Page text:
Document Type : Research Articles
Cancer Foundation of India, Kolkata, West Bengal, India.
Civil Hospital, Shillong, Meghalaya, India.
National Institute of Cancer Prevention and Research, NOIDA, U.P, India.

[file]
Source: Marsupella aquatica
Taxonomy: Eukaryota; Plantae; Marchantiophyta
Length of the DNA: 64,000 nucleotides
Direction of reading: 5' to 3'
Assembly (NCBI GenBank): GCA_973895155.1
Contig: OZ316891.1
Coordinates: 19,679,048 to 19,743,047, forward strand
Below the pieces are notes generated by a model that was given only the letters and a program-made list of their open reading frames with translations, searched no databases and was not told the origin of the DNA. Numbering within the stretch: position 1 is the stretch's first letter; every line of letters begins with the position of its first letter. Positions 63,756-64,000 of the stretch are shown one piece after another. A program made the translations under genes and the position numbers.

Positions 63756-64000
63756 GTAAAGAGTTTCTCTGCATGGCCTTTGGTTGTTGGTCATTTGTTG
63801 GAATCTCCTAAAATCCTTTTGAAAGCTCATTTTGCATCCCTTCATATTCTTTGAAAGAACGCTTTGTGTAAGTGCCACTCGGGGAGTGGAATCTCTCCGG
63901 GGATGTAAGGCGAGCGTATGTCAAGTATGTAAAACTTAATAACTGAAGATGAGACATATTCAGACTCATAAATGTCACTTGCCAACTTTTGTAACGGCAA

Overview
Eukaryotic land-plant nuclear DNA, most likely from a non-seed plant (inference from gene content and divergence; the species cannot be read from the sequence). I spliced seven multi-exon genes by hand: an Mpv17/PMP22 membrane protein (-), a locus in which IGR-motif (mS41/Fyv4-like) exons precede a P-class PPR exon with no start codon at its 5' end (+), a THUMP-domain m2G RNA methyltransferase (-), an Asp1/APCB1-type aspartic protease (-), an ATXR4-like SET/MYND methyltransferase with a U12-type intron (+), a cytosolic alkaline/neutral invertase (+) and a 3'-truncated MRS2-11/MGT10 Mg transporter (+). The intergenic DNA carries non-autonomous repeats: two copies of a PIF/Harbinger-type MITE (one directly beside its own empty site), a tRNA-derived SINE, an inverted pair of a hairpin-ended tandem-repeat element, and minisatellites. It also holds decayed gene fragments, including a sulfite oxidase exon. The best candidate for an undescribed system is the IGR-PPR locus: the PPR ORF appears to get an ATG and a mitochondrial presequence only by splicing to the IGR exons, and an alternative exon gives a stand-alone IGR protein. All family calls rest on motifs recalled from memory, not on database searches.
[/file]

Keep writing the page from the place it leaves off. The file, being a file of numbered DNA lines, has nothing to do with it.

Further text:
Background: Several national-level surveys have recognized a high prevalence of tobacco use in North-eastern (NE) India. However, information on tobacco use in specific population subgroups still lacks from the region. The present study determines the prevalence and influence of determinants like education and family income on tobacco use in senior school and college-going girls in Shillong, Meghalaya. Additionally, the prevalence of dual use of smoking and smokeless (SLT) tobacco with alcohol and non-tobacco Pan Masala has been examined. Methods: A cross-sectional study was conducted among 18-25 years girls in educational institutions in Shillong. Data were analysed using statistical software SPSS version 22. The categorical data presented as frequency (%). Chi-square was employed to see the association between variables. Results: (i) 8.10% of girls were current users of all forms of tobacco; 1.85% were smokers, 4.0% used SLT, and 2.25% were dual users of tobacco (ii) Of the 6.25% current users of SLT, 5.4% used a single smokeless tobacco product whereas 0.85% used multiple products of SLT (iii) 79.5% of tobacco smokers and 30.2% of current SLT users were dual users with alcohol (iv) 37.2% tobacco smokers and 18.5% SLT users were dual users with non-tobacco Pan Masala (v) Tobacco smoking was positively associated with educational status and family income whereas SLT use was independent of educational status and income of girls’ families. Conclusions: The study shows a relatively high prevalence of tobacco use and dual tobacco use with alcohol in the study population of educated young adult girls, underscoring a public health concern. It is recommended that an education-based comprehensive awareness program be initiated for tobacco and alcohol control in Meghalaya to improve knowledge and health-seeking behaviour change in this high- risk subgroup to control increasing NCDs.